Sunday, February 12, 2012

5 Tips On Selecting a PR Agency

  PR is dead, right?  Not really.  It has just morphed into something with much stronger social media and inbound marketing components.  

Unfortunately, many PR agencies / pros did not evolve, which makes it hard for marketing executives to decide whether their agency is effective or not, as well as picking the right one to partner with.

As we revamped our messaging and had several major announcements coming up, we decided to shake things up a little and went through the process of finding a new PR agency.  Here are tips that worked well for us.

1.  Set your goals.  What is the primary reason behind PR efforts in your company?  Is it to bring new business?  Raise money?  Get acquired?  Get noticed?  The primary reason will define the type of agency you will go after.  

In our case, the primary reason was business expansion.  We had over 500% growth last year and we are gearing up for more this year!  We wanted to augment our SEO and inbound marketing activities with increased social media, relevant industry press, blogger and vertical community campaigns.  We have also a major launch coming up.  All that made it a good time to look for the right PR / social marketing agency.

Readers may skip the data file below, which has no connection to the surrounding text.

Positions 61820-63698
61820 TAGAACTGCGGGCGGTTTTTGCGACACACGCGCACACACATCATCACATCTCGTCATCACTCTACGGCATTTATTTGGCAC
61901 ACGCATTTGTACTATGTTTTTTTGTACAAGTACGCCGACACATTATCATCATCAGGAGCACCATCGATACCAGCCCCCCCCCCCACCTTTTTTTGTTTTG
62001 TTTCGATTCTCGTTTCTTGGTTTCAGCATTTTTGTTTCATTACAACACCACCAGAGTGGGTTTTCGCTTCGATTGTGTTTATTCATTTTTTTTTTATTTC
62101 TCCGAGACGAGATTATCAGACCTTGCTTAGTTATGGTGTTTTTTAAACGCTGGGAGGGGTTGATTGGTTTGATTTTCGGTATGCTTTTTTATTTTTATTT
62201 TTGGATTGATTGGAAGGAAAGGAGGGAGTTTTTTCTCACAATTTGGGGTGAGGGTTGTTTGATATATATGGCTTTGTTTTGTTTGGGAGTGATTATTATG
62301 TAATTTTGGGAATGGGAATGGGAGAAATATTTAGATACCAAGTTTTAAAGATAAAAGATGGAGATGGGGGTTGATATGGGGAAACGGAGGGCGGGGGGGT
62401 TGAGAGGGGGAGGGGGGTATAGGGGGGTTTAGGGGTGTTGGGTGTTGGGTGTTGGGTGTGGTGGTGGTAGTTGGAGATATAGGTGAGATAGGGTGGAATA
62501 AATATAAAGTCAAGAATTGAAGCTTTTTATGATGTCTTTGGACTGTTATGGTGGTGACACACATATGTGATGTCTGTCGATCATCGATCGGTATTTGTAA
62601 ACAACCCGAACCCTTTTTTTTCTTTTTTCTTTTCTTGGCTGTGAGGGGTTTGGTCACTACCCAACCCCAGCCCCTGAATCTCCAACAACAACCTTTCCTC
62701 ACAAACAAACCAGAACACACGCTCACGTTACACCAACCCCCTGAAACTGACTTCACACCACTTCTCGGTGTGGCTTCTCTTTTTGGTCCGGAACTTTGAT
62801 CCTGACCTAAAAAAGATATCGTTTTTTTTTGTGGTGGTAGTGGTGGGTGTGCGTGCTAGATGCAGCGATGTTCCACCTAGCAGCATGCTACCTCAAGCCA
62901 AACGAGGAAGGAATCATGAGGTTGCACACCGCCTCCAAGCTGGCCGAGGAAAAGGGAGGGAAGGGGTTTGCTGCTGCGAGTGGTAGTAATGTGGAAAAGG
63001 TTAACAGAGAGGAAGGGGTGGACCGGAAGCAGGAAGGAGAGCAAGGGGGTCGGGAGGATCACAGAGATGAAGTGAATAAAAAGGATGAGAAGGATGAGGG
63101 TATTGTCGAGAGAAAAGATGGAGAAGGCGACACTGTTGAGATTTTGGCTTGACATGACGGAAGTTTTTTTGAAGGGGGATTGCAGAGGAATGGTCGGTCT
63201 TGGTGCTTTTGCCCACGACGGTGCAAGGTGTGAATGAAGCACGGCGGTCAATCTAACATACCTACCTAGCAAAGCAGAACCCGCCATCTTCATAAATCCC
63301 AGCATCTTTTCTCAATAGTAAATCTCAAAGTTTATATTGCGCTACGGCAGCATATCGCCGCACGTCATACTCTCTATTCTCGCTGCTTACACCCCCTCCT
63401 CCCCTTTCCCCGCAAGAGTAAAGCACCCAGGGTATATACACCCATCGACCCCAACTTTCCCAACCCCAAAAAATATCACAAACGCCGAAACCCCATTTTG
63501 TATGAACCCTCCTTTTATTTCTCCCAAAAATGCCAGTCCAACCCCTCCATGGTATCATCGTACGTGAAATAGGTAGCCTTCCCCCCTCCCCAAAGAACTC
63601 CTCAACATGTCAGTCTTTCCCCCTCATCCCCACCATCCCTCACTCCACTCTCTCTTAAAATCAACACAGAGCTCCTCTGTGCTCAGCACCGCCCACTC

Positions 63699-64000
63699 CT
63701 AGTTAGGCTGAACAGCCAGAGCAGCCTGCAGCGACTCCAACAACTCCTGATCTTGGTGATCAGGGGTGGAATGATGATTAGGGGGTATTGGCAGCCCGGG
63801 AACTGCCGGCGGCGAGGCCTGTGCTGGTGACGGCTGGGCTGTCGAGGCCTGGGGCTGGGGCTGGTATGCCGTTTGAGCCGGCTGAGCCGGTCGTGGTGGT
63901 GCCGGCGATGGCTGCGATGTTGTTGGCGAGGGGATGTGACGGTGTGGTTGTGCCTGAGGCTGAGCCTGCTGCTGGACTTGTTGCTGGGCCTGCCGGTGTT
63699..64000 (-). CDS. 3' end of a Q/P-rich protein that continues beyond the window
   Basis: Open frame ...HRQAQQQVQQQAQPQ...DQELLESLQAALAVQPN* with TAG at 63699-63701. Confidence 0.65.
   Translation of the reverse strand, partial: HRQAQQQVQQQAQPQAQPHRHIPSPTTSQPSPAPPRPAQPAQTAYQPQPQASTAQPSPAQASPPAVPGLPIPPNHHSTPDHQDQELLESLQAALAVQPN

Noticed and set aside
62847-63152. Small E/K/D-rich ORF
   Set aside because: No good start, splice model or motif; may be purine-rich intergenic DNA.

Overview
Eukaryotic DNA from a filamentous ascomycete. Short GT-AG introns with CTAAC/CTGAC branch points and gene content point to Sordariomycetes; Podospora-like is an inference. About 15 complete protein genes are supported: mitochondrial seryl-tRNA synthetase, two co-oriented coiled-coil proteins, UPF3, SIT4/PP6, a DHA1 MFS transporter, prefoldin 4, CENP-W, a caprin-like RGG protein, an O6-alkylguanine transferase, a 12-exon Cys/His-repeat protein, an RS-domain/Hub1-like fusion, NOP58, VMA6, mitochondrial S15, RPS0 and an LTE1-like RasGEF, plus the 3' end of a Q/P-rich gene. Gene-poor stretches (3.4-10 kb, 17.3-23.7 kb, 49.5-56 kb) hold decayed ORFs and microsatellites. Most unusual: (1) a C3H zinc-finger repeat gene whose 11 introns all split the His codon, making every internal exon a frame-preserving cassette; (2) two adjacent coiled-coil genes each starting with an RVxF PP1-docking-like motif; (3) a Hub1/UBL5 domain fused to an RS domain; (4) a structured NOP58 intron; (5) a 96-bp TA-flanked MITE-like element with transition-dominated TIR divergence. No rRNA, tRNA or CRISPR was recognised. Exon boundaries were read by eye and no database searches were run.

2.  Understand your target markets.  Who is your buyer and how do they find products / services like yours.  If you are marketing to SMB segment, it probably is not the most effective strategy to go heavily after top industry analysts and major publications.  A better strategy may be going to after tier 2 / 3 analysts that blog a lot, as well as vertical communities, bloggers, etc.   

3.  Define success criteria.  How do you recognize the right PR agency when you come across them?  Here is my high-level checklist:

- Industry experience.  It is much easier to work with an agency that has experience in your market segment.  They typically know your sub-segments, market trends and competitors.  They would probably  have have ideas what worked and what didn't in terms of messaging and launch / marketing strategies.  They would most likely have relationships and a database of contacts with key industry figures, analysts, bloggers, and journalists.

Otherwise, you may find yourself spending lots of time bringing your PR agency up to speed in all these areas.  It would take time for them to build a database of contacts, build relationships, etc.